I need to do more shooting, and I think I’m going to try cross-processing more slide film. Among other things, I have some Provia 400F on my desk (expired September 2004) which should be interesting. This is from another roll of the same film.
Minolta XD5, Fuji Provia 400F (exp. 2004).
Another from the “abandoned quarry,” which is apparently not at all abandoned.
Films aren’t “filmed,” they’re “photographed.” Early filmmakers drew heavily from the work of early photographers (particularly in the area of very careful composition, as any of the Lumiere brothers’ films will show you). I think some of my work is heavily infuenced by my favorite American films of the 1970s (Taxi Driver, The Warriors), particularly in their warm color tones and their persistent examination of the aesthetic decay of the American metropolis (typically, and in both of those cases, New York). When I watch a good film, I find myself constantly noticing things I could try to recreate or reinterpret in a photograph (and my criteria for what makes a “good” film have a lot to do with its aesthetic merits). To me, this instantly recalls the supersaturated tones and visual metaphor of Rear Window, though that film is neither urban nor from the 1970s.
Nikon D200, Nikkor 35mm f/1.8.
Photography is a two-part process.
In the days of film, there was negative making (“shooting”) and printmaking (“printing”). With digital, nothing has changed, the image is captured/created, then processed into a final product.
This means that sometimes you can find an old image you weren’t fond of and re-imagine the processing to get something you do. This was shot on Ilford FP4+, scanned as a negative, and processed digitally. Call it whatever you want, but it’s just stage one from one process and stage two from the other.
Pentax K1000, Ilford FP4+ in Clayton F76+.
Look what I found.
Another old shot of an old truck, this one from some time around October when I was testing out my brand new (to me) K1000. I’m trying to get back to posting regularly, but it’s tough because none of the film I’ve been shooting is developed yet (a black and white roll and a roll of ancient cheap color film I found in my boss’s office). This isn’t one of my favorites, but it fits the theme.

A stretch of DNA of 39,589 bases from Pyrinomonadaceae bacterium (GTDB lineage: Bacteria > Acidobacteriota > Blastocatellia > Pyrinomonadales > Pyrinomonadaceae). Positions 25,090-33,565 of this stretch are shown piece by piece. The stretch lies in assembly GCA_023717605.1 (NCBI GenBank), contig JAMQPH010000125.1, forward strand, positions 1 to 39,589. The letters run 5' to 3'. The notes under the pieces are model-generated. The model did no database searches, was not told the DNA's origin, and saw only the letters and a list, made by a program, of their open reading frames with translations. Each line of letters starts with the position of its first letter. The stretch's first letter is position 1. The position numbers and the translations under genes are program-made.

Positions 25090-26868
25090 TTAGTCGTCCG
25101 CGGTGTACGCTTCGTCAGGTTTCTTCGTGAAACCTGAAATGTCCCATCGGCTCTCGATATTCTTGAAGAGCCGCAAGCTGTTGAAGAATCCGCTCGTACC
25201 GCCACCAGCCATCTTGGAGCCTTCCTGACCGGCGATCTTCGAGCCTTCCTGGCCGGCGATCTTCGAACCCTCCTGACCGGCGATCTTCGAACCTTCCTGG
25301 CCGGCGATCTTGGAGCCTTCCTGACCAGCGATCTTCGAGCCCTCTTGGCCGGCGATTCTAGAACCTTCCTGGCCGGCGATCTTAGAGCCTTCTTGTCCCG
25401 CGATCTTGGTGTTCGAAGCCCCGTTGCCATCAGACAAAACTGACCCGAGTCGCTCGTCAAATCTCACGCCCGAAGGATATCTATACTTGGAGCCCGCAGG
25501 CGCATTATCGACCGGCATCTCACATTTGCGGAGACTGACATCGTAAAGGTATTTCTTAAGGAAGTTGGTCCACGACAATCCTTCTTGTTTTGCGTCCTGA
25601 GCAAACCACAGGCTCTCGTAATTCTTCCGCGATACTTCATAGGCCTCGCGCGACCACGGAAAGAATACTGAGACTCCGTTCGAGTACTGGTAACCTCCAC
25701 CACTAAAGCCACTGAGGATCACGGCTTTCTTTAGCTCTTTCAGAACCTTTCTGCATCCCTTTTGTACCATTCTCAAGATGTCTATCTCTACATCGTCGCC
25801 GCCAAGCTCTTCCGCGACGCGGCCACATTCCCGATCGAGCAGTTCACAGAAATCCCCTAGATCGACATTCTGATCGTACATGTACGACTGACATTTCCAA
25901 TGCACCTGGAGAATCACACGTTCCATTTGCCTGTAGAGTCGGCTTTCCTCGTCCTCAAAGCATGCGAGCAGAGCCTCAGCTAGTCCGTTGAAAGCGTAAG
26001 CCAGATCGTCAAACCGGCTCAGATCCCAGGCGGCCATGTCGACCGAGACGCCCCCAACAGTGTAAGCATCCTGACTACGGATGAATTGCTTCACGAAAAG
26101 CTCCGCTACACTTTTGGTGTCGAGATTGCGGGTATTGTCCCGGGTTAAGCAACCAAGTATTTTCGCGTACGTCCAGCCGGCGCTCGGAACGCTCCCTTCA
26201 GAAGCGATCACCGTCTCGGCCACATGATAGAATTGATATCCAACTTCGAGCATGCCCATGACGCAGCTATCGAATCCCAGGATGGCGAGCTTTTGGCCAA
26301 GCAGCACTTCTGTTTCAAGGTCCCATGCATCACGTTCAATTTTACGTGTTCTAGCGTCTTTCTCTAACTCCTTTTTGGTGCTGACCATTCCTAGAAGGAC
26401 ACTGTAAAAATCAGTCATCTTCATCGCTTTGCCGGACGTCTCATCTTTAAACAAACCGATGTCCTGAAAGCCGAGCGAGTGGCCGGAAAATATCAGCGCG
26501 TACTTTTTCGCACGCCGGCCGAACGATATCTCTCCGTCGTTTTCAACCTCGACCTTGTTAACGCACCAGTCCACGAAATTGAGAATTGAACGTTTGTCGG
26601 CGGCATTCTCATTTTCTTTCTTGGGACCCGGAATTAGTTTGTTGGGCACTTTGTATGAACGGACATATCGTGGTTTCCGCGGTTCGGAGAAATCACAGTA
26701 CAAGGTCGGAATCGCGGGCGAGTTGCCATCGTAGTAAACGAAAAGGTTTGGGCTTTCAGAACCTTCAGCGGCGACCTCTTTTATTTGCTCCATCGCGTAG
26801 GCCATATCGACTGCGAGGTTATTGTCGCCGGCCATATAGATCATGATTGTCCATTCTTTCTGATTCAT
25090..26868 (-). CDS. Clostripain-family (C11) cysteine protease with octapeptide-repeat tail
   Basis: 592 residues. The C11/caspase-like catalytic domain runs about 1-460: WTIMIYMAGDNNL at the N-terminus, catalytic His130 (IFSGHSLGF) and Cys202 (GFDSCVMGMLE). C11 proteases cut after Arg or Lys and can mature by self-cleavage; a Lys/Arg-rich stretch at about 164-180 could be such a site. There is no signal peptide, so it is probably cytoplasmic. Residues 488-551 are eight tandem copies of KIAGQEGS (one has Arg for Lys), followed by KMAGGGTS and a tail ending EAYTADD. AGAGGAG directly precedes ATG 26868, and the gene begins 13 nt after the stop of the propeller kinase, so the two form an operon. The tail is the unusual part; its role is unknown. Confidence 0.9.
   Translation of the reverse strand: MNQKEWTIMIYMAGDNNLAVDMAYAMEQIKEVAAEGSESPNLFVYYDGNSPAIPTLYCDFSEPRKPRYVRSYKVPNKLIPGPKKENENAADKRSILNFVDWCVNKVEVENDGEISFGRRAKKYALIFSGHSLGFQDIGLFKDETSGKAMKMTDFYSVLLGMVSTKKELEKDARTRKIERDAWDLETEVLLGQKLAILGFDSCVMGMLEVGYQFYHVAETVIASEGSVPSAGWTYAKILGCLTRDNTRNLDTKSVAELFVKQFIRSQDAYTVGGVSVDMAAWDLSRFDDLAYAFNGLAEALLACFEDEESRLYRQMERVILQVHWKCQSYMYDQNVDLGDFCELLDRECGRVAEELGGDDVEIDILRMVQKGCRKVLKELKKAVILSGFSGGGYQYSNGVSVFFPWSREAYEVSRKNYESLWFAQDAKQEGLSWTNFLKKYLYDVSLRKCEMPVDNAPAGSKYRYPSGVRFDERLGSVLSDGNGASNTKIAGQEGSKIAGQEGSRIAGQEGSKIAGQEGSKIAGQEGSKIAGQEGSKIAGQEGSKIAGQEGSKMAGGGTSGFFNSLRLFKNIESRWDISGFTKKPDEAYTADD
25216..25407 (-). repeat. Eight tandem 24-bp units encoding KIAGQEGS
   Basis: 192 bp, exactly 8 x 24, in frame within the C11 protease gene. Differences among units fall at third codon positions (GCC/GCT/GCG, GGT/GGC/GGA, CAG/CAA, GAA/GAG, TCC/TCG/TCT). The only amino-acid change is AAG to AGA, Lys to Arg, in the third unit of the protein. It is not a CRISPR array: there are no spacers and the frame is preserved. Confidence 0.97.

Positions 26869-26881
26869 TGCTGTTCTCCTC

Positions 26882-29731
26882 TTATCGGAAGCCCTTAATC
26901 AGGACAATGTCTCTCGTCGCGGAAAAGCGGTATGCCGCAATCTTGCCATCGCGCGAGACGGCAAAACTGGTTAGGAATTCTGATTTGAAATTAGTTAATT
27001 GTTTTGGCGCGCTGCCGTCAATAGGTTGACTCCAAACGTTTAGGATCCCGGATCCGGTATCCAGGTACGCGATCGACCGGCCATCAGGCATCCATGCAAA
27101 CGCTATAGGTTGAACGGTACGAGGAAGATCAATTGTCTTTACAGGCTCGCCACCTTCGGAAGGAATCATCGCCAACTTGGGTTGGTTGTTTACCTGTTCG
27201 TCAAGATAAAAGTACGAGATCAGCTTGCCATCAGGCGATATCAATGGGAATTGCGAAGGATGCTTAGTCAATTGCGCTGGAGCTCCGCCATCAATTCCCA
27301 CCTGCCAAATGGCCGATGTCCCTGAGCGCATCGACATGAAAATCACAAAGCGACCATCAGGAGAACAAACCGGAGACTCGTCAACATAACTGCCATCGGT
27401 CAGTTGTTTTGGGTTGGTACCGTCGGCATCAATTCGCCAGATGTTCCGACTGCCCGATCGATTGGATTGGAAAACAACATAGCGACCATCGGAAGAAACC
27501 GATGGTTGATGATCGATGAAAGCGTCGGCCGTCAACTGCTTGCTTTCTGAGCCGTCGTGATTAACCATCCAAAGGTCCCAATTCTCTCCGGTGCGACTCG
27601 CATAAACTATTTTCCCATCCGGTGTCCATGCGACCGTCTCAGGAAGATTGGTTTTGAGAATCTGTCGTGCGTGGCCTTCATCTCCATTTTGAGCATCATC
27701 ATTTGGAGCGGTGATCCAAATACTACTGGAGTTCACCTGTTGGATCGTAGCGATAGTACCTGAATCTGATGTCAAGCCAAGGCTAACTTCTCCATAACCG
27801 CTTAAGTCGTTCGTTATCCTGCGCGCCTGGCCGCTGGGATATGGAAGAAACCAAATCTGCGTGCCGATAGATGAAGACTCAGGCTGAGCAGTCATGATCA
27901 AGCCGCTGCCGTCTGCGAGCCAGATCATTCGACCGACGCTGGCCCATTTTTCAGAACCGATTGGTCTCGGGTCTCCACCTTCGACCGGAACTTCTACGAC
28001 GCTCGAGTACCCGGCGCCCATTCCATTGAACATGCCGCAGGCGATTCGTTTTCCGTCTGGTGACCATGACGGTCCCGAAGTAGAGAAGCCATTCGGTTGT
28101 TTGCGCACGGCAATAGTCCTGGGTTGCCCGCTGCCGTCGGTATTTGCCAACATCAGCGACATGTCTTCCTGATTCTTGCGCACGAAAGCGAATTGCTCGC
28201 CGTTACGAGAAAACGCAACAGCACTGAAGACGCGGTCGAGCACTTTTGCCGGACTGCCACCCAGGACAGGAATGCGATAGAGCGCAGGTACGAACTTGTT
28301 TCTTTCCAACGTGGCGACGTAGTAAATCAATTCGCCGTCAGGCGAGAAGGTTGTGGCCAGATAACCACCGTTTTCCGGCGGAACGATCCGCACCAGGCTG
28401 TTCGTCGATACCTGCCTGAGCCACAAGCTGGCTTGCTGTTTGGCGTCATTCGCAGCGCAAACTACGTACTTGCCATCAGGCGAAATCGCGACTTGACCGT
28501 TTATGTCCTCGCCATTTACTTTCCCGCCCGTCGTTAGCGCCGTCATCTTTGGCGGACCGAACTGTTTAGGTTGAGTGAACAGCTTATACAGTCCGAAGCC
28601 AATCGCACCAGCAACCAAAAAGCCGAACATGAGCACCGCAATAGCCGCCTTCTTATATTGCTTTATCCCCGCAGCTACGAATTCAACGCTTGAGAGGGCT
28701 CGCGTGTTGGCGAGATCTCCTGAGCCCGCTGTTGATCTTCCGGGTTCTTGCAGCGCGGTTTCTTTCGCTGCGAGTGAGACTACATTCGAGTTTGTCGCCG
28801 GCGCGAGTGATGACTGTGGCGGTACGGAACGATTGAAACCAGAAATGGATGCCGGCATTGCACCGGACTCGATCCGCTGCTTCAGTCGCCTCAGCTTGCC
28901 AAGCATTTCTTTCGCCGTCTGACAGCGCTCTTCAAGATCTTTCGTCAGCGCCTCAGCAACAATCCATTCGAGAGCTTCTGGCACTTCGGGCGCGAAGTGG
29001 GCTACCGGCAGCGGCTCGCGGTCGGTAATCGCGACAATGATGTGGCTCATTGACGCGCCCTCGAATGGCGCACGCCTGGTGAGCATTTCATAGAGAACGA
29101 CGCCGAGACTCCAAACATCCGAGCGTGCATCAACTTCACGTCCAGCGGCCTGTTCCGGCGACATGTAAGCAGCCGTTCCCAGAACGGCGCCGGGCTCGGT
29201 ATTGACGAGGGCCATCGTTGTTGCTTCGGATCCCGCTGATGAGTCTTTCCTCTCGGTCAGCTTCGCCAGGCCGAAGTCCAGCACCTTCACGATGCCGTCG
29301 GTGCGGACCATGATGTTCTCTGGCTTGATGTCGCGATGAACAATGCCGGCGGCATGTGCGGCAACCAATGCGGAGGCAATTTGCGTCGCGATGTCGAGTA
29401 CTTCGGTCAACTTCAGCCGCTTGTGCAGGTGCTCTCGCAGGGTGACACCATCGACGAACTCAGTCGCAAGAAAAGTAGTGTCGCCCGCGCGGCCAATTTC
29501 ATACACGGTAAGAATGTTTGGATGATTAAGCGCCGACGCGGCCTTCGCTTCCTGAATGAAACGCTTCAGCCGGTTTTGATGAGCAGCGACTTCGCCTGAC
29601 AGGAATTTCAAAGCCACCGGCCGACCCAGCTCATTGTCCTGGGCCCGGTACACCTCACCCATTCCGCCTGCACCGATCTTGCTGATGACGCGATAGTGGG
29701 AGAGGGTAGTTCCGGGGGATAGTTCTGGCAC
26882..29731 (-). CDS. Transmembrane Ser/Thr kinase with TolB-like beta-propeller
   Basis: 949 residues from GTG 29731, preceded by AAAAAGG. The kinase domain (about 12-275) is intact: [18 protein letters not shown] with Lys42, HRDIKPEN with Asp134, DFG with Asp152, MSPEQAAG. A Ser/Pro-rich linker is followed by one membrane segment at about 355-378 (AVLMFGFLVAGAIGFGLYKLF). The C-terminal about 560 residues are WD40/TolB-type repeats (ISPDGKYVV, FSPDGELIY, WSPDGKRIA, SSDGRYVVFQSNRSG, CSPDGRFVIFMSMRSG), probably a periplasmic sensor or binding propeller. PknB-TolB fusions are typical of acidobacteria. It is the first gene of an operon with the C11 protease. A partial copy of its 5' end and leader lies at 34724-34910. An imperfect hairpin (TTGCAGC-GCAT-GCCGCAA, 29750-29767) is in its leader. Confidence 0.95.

Pentax K1000, SMC-M 50mm f/2, Fuji Superia X-tra 400.
I was looking through old scans and forgot about this one.
I’m pretty sure I know who this truck belongs to, and this picture of this truck seems a fair reflection of his personality.
“FYI- YASHICA CAMERA” arrived today, and was a miserable disappointment. The film advance isn’t really connected to anything, the mirror is stuck up, and the shutter won’t cock. These problems are probably all related, but the point is that the camera is definitely not usable. After all of that waiting and frustration, it is utterly worthless. Now begins the delicate eBay refund tapdance. Though my dealings with the seller so far aren’t exactly confidence-inspiring, I hope this one isn’t too painful. Moral of the story: Don’t be stupid like me- learn your lessons.
I loaded up my students’ cameras with Tri-X tonight, and they’re off into the world of hybrid black-and-white photography. Most have never handled a 35mm camera before, and none has used a manual camera before. One pair is using a KR-10 from my personal stash (actually, it’s borrowed) in place of the disappointing Yashica. I forgot that it has a light leak, so I’ll have to track them down tomorrow with some electrical tape.
It’s strange trying to explain exposure and film and metering to people who have never tried it before. It’s easy to forget how foreign these things feel at first, especially to those of us hailing from the digital age. There’s a difference between explaining and teaching, and I’m hoping this week of playing with the cameras will help take me from the first to the second. Only time will tell.
Probably my KR-5 Super II loaded with Plus-X. I should write these things down.
Like it or not, here I come.
I suppose I can officially call off my hiatus from shooting (which was really more of a period of abject laziness). On Monday, I will teach my first session of hybrid black and white, in which students will use a menagerie of 35mm SLRs (from an all-manual stop-down metering M42 mount Vivitar 400/SL to a fully-automatic autofocus Minolta Maxxum QTsi). Unfortunately, my program’s limited budget meant that eBay was the place to go for these, and this has already generated problems. When I purchased the last camera four days ago, I expected it to have arrived by now. Unfortunately, I received this message today:
FYI- YASHICA CAMERA WAS SHIPPED OUT TODAY VIA USPS.